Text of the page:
Inditex's net profit falls 70%

Madrid - Zara owner Inditex said on Wednesday its net profit fell 70% in 2020 to 1.1 billion euros ($1.31 billion), a steeper drop than expected, after a year of global lockdowns and dampened demand caused by the coronavirus pandemic. Fourth-quarter net profit fell 53% to 435 million euros out of sales of 6.3 billion euros as restrictions on shopping came back into force across much of Europe during the end-of-year holiday season

di Victoria Waldersee

Madrid - Zara owner Inditex said on Wednesday its net profit fell 70% in 2020 to 1.1 billion euros ($1.31 billion), a steeper drop than expected, after a year of global lockdowns and dampened demand caused by the coronavirus pandemic. Fourth-quarter net profit fell 53% to 435 million euros out of sales of 6.3 billion euros as restrictions on shopping came back into force across much of Europe during the end-of-year holiday season, the company said. Around 15% of its shops worldwide were still closed due to COVID-19 restrictions as of March 8, Inditex said in a statement. Six analysts polled by Refinitiv expected a quarterly net profit of 602 million euros, while a poll of 24 analysts forecast full-year net profit at 1.3 billion euros. The Spanish fast-fashion retailer, which operates 6,829 stores worldwide, said total sales in 2020 were down 28% from last year at 20.4 billion euros, as an unprecedented 77% of online sales increase partly offset the pandemic's negative effects.

Clothing sales at Inditex's brands, as well as at rivals H&M and Next, began to register a slow recovery by autumn last year from record lows when the COVID-19 pandemic first struck, boosted by online shopping and a quick rebound in China. But in the United States and Europe, a return to pre-COVID sales has been frustrated by lockdowns extending well into 2021 and slow vaccine rollouts in many countries. About 30% of stores were closed on January 31, when the company's fiscal year ends, and 52% were subject to restrictions. The company expects almost all stores to be open by April 12, it said. The retailer, which sells clothing in over 200 markets worldwide, mitigated some of the potential damage of the uncertainty of demand throughout 2020 through tight management of its supply chain, with inventory 9% down year-on-year despite rocky sales. Inditex rolled out its radio frequency technology, attached as a chip to the alarm on clothing to keep track of stock, across all its brands this year. The company returned to its ordinary dividend policy of a 60% payout and bonus dividends to be paid in May and November 2021 after postponing its payment last year due to the uncertainty of the pandemic.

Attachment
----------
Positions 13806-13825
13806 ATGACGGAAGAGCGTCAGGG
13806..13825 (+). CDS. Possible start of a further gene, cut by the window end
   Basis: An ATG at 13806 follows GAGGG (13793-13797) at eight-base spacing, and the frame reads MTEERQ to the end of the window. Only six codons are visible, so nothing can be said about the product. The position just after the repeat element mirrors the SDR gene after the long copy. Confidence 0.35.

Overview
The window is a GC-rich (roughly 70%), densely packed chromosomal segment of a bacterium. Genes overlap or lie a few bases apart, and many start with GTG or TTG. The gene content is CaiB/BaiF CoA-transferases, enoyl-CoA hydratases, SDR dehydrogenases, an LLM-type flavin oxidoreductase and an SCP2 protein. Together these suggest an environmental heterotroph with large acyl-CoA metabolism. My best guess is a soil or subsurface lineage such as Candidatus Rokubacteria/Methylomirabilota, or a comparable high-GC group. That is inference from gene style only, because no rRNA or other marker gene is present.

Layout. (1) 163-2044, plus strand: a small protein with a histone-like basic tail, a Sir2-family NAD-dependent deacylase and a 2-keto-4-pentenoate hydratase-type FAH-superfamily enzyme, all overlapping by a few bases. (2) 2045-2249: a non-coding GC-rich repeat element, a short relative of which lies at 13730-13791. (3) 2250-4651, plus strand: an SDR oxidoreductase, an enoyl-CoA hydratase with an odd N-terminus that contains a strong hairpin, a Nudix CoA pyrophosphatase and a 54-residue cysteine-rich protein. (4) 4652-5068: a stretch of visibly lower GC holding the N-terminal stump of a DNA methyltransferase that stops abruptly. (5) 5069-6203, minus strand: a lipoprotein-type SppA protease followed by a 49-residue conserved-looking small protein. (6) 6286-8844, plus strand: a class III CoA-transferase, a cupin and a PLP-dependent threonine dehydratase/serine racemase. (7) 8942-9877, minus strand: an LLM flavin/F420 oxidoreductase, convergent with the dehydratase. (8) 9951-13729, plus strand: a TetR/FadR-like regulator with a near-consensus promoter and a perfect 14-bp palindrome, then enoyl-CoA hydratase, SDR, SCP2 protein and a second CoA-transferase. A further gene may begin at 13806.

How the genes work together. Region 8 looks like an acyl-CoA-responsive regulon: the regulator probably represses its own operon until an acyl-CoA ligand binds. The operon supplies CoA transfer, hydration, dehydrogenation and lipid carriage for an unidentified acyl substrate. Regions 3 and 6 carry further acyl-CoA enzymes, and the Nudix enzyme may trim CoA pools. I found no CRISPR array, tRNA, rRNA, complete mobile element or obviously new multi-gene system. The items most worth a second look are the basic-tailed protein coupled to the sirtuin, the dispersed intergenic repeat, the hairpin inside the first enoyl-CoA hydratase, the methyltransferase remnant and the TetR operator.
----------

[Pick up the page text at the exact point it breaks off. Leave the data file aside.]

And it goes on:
Its rival H&M reported an 88% drop in pre-tax profit in the 12 months to November in its full-year results in January, with inventory slightly up from last year. The company will report its 2021 first-quarter results at the end of March. Inditex has so far closed 751 of the 1,200 stores it plans to close by the end of the year in favour of investing in flagship locations from which it can serve both online and in-person customers.

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